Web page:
Depending on the application, end users may run an application without even being aware that it uses MPI (or that it is parallel). As such, end users may use MPI, but have varying levels of familiarity with their particular MPI implementation's commands and run-time environments.

Basic MPI Definitions

Many aspects of MPI are described in terms of interactions between "MPI processes". MPI processes are usually independent processes but may also be threads. The MPI standard specifically does not define an execution model; it is therefore left up to the implementation to define how parallel applications are run and exactly what an MPI process is. A collection of MPI processes that are launched together are referred to as an MPI application.

Messages are sent from (and received into) typed buffers in MPI processes. You can loosely think of using MPI as: "take this array of integers and send its contents to process X". Using typed buffers allows a heterogeneous-capable MPI implementation to ensure that endian ordering is preserved. For example, when sending the integer value of "7" from a Sun workstation, the MPI implementation will automatically convert (if necessary) the data such that the value of "7" is received at the target process -- even if the target process is running on an Intel workstation.

Note that the MPI application programmer interface (API) is specified in three different languages: C, C++, and Fortran. Hence, it is possible to write applications in any of these languages that utilize the same underlying MPI functionality. Indeed, it is even permissible to mix languages within the same MPI application, if desired (although certain data structures and handles need to be "translated" between the different languages). A common example of this scenario is a C-based MPI application that uses a Fortran MPI numerical library.

"Hello, World" MPI Code Example

The following is a simple "hello world" program that shows the basics of the MPI C API.

 
 1 #include 
 2 #include 
 3
 4 int main(int argc, char **argv) {
 5   int rank, size;
 6
 7   MPI_Init(&argv, &argv);
 8   MPI_Comm_size(MPI_COMM_WORLD, &size);
 9   MPI_Comm_rank(MPI_COMM_WORLD, &rank);
10   printf("Hello, world.  I am %d of %d.\n", rank, size);
11   MPI_Finalize();
12   return 0;
13 }

The first use of MPI is on line 2: #include . The header file is defined by the MPI standard to be available in all implementations. It must provide all necessary prototypes and external variable declarations that may be required for user MPI programs. Hence, it should always be included in any compilation unit that will utilize MPI functionality.

Line 7 is the first use of an MPI function: MPI_INIT. As its name implies, MPI_INIT's main purpose is to initialize the MPI communications layer. MPI_INIT must be invoked before any other MPI function.

Lines 8 and 9 call MPI_COMM_SIZE and MPI_COMM_RANK, respectively. In this example, the first argument to both of these functions is MPI_COMM_WORLD. MPI_COMM_WORLD is a pre-defined MPI communicator -- an ordered set of MPI processes and a unique communications context. MPI_COMM_WORLD is meaningful after MPI_INIT returns; it implicitly contains the set of MPI processes in the MPI application.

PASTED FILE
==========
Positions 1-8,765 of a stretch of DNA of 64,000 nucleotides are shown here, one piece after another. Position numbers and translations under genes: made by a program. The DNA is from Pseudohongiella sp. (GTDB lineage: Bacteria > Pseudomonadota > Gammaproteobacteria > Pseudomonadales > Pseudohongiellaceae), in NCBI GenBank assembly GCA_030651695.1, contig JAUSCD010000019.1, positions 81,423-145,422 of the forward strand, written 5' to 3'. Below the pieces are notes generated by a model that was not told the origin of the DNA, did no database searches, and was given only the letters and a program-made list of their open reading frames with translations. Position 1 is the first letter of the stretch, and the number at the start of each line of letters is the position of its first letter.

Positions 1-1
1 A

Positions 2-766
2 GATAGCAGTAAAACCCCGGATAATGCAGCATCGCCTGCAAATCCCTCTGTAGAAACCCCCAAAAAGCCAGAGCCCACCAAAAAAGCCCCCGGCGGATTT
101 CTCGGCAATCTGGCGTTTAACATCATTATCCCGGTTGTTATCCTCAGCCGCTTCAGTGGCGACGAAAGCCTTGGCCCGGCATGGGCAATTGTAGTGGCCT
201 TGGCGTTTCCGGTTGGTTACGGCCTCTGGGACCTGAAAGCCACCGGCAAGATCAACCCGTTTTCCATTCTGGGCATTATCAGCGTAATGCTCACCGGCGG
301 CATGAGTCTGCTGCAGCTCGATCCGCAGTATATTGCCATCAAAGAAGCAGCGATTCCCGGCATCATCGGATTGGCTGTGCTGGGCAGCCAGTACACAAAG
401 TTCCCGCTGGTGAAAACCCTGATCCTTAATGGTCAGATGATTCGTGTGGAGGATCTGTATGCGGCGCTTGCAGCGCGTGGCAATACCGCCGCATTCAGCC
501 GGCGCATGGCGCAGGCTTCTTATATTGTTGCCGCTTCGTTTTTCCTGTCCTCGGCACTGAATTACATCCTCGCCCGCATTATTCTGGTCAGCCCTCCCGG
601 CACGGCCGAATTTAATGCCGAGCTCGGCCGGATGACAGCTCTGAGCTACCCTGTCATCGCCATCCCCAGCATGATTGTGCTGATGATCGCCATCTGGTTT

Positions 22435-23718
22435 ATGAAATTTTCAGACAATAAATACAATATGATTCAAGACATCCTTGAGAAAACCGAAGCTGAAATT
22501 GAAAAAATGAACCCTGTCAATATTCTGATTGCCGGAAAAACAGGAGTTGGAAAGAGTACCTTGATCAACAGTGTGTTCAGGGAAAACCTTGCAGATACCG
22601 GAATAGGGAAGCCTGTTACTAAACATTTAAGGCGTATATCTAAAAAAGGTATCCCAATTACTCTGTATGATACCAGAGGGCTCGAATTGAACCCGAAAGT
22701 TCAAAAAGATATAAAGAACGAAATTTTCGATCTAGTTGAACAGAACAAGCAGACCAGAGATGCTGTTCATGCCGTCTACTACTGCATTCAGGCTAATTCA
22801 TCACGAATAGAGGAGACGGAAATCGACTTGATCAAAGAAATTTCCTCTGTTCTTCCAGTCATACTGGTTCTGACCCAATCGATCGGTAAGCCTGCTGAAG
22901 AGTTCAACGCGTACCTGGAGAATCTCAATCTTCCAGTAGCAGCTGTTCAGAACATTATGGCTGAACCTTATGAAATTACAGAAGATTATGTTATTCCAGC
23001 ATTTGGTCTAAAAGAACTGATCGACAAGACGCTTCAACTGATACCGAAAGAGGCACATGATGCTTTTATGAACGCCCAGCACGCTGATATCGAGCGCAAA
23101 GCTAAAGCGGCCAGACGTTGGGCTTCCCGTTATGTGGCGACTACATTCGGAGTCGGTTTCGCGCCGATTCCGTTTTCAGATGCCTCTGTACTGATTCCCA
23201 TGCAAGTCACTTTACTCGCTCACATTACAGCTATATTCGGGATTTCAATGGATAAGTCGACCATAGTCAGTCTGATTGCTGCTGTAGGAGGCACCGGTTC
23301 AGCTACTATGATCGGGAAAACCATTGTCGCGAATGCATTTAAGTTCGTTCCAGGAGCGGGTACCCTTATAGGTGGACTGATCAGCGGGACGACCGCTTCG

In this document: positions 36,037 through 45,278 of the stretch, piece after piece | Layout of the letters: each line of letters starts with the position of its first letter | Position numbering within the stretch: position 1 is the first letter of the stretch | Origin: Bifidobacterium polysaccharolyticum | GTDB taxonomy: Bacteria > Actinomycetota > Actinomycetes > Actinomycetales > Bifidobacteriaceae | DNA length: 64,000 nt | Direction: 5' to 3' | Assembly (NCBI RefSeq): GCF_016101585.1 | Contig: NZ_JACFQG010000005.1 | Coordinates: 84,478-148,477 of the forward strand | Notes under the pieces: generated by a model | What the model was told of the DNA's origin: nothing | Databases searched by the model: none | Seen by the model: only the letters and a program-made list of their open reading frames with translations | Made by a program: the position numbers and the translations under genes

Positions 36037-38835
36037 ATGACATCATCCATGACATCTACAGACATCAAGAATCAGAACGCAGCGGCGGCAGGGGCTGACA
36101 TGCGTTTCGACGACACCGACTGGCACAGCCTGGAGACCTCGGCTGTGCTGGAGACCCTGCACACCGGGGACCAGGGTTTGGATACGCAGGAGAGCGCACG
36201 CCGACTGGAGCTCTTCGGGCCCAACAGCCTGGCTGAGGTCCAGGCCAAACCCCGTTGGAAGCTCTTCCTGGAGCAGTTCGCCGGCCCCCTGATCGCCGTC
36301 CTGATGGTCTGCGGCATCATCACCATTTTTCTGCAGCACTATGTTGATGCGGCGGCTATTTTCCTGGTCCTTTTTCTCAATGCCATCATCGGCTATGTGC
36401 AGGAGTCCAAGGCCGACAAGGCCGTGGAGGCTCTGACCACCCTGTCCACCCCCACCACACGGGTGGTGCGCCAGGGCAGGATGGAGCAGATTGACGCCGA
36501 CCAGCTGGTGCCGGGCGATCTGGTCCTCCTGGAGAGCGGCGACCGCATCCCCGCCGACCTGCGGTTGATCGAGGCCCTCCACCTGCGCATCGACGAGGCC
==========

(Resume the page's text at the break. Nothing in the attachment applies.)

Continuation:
MPI_COMM_SIZE and MPI_COMM_RANK query MPI_COMM_WORLD to obtain the total number of MPI processes in the application and a unique identification for this MPI process, respectively. The results of these functions are stored in the variables size and rank. Hence, after executing line 9, the MPI process knows how many peer processes it has as well as its own unique identity in MPI_COMM_WORLD (note that ranks are expressed in the range of [0, size-1] for a given communicator).

Finally, MPI_FINALIZE performs any necessary cleanup and shuts down the MPI layer within the MPI process. It is not legal to invoke any other MPI functions after MPI_FINALIZE returns.

Compiling the Program

Each MPI implementation provides a different mechanism for compiling MPI programs. Some implementations provide "wrapper" compilers that add command-line flags such as -I, -L, and -l before invoking an underlying compiler (e.g., cc, gcc, icc, etc.). Since the "wrapper" compilers simply manipulate command line options, they can be treated just like the underlying compiler. Specifically, any command-line options that are given to the wrapper compiler will simply be passed on to the back-end compiler. {mosgoogle left}

LAM/MPI provides mpicc, mpiCC (or mpic++ on case-insensitive filesystems), and mpif77 wrapper compilers for C, C++, and Fortran, respectively. For example, to compile the sample "hello world" MPI program with LAM/MPI:

$ mpicc hello.c -o hello

Users are strongly encouraged to use the wrapper compilers to compile all MPI applications instead of directly invoking the underlying compiler (and attempting to provide the implementation's -I, -L, -l, etc. flags). It is also advisable to check that execution path and environment variables are set correctly for your MPI implementation. The same program can be compiled with MPICH using the same command.